Counting keywords is not compiling clinical trials

In this excerpt, Cell Trials Data discusses whether a simple keyword search is an accurate way to find MSC trials on ClinicalTrials.gov.

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May 14, 2018
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This post is an excerpt from an article posted on CellTrials.org. Read the full article.

The number of mesenchymal stem cell (MSC) trials registered each year has increased 50% in the past five years (2013-2017) from about 100 to 150 trials per year. During the past five years the fraction of MSC trials that rely on perinatal sources has risen from about 20% to 30%. In 2016 and 2017, trials with perinatal MSCs outnumbered bone marrow- derived MSCs or adipose tissue-derived MSCs. The perinatal sources include umbilical cord blood, umbilical cord tissue and various types of placenta tissue.

We wanted to know whether searches on the keyword “mesenchymal” are an accurate way to find MSC trials. Although the word “mesenchymal” is pretty unique, that fact that it appears somewhere in the description of a clinical trial does not guarantee that the trial relies on the action of MSCs.

We tested trials in ClinicalTrials.gov that contained the keyword “mesenchymal” and were first posted between 1 January 2011 and 31 December 2017. We found 767 trials and after examining each one we concluded that 630 trials actually rely on the action of mesenchymal cells, while the remaining 137 “mesenchymal” trials were false positives. The false positives included: trials in which the MSC are not fully isolated from their source, trials that rely on the action of cytokines released by MSCs but not the cells themselves, studies of MSC isolation procedures and miscellaneous trials involving cell biology or drug testing etc.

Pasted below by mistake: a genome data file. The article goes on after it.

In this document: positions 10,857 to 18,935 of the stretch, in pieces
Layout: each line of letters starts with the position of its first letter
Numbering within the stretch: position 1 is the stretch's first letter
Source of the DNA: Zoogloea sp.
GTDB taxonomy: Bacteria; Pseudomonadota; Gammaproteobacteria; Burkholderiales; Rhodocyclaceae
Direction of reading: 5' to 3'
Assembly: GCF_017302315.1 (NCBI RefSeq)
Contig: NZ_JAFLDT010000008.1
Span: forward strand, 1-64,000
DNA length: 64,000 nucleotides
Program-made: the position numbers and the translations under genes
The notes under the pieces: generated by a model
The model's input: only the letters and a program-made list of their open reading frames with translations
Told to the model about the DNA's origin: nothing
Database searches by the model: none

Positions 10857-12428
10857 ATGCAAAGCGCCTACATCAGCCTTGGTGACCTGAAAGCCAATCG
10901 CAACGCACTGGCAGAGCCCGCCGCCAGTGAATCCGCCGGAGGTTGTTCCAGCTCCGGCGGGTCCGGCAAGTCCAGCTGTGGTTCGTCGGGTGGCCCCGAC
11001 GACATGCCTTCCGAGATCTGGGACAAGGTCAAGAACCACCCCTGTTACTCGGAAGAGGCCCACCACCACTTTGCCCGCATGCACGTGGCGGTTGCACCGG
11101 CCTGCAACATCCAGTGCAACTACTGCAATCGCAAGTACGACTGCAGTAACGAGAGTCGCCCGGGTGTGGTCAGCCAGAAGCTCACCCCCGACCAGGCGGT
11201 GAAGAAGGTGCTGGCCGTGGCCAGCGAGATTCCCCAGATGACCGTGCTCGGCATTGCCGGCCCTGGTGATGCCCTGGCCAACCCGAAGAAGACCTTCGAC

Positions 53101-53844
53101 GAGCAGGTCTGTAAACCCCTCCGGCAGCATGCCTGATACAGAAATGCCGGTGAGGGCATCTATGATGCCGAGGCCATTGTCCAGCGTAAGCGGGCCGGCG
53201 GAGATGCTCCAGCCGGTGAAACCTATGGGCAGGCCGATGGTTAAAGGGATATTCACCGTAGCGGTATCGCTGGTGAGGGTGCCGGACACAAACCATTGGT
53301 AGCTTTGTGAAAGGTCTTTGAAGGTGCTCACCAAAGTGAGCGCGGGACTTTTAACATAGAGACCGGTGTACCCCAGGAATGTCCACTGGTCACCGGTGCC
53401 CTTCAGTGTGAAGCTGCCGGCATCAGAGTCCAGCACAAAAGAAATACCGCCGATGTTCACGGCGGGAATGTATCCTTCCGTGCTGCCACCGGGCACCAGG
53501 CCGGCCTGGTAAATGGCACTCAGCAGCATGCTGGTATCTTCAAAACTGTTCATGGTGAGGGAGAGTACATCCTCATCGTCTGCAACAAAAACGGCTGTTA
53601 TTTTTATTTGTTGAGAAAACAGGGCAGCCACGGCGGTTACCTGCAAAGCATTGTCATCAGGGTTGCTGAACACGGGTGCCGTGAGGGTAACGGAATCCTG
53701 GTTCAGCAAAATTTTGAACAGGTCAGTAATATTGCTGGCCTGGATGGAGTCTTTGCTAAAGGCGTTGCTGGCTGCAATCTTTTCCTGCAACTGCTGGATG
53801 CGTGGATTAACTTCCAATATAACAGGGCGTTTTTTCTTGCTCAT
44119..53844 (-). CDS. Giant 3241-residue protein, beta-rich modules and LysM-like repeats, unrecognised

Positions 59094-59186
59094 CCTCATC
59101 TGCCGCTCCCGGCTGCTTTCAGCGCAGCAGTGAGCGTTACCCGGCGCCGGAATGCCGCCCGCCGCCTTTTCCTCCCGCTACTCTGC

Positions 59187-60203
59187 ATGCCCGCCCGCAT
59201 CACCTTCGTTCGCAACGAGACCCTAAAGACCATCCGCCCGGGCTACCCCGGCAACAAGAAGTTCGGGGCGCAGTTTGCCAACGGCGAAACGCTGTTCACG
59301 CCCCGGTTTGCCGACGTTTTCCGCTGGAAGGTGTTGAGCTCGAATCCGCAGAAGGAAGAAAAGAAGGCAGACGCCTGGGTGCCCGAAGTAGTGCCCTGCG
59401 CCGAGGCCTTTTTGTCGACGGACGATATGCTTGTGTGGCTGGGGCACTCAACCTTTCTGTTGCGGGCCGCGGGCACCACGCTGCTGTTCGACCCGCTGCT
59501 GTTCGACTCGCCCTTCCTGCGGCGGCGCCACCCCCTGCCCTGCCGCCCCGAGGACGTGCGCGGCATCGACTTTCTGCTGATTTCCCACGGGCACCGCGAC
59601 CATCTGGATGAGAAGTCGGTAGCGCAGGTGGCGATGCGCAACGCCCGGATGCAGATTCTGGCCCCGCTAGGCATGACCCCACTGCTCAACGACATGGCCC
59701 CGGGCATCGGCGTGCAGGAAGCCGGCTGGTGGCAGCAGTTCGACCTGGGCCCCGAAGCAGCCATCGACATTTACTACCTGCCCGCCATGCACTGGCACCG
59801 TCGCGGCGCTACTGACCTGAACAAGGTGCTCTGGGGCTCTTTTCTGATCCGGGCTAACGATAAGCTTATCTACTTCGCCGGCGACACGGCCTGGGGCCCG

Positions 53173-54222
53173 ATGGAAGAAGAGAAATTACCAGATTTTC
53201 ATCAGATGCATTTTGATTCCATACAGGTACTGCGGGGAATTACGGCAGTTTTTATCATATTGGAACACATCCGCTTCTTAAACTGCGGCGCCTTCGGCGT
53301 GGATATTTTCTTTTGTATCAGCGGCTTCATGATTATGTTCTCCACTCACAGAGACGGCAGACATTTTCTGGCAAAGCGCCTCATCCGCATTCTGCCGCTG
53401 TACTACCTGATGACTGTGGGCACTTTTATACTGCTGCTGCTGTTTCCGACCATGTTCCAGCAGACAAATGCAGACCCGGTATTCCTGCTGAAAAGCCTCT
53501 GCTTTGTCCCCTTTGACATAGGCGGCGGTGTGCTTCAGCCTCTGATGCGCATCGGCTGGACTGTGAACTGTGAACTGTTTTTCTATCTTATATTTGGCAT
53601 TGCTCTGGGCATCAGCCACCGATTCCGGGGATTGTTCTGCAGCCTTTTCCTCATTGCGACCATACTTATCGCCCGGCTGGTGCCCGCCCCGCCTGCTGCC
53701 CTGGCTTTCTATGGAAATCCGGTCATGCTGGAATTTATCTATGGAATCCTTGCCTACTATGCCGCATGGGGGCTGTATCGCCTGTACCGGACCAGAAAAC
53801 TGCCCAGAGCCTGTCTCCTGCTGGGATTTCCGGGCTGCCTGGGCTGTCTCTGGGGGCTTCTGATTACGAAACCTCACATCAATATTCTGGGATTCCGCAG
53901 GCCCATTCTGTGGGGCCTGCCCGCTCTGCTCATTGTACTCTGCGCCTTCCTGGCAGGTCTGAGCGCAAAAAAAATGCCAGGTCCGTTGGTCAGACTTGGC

We find that only 82% of the trials returned by the keyword “mesenchymal” are actually trials that rely on the action of mesenchymal cells. Any automated tools that collect MSC trials from ClinicalTrials.gov by keyword search will only find 70% of the world’s MSC trials and will only have 82% accuracy in the trials retrieved from ClinicalTrials.gov.

This post is an excerpt from an article posted on CellTrials.org. Read the full article.

The Cell Trials Data Team consists of Frances Verter PhD, Alexey Bersenev MD PhD, and Pedro Silva Couto MSc. Meet the team here.

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2 Comments

Go to the profile of James L. Sherley, M.D., Ph.D.

I must disagree with the authors' of the discussed post decision on what to call a false positive.  Certainly, their extreme requirement that a trial be based on MSCs per se increased the size of the error they describe. 

"The false positives included: trials in which the MSC are not fully isolated from their source, trials that rely on the action of cytokines released by MSCs but not the cells themselves, studies of MSC isolation procedures and miscellaneous trials involving cell biology or drug testing etc."

However, for the basis of identifying clinical trials that involve MSCs as proposed principle therapeutic agents, both "trials in which the MSC are not fully isolated from their source, trials that rely on the action of cytokines released by MSCs but not the cells themselves" would also apply for the interest and purpose of most searchers. 


James Sherley

Director, Asymmetrex




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RegMedNet 9 days ago

The following comment was written by and posted on the behalf of the original authors of this post.

Every study or database is based upon inclusion criteria. In this case we applied two criteria: first, that the trial be performing advanced cell therapy, and second that the trial relies on the action of isolated MSC. 

It is certainly true that other researchers might find a broader search more interesting. But once you combine trials of isolated MSC with trials that use heterogeneous cell populations, or secretomes but not cells, etc., it is no longer an apples-to-apples comparison. 

- Cell Trials Data Team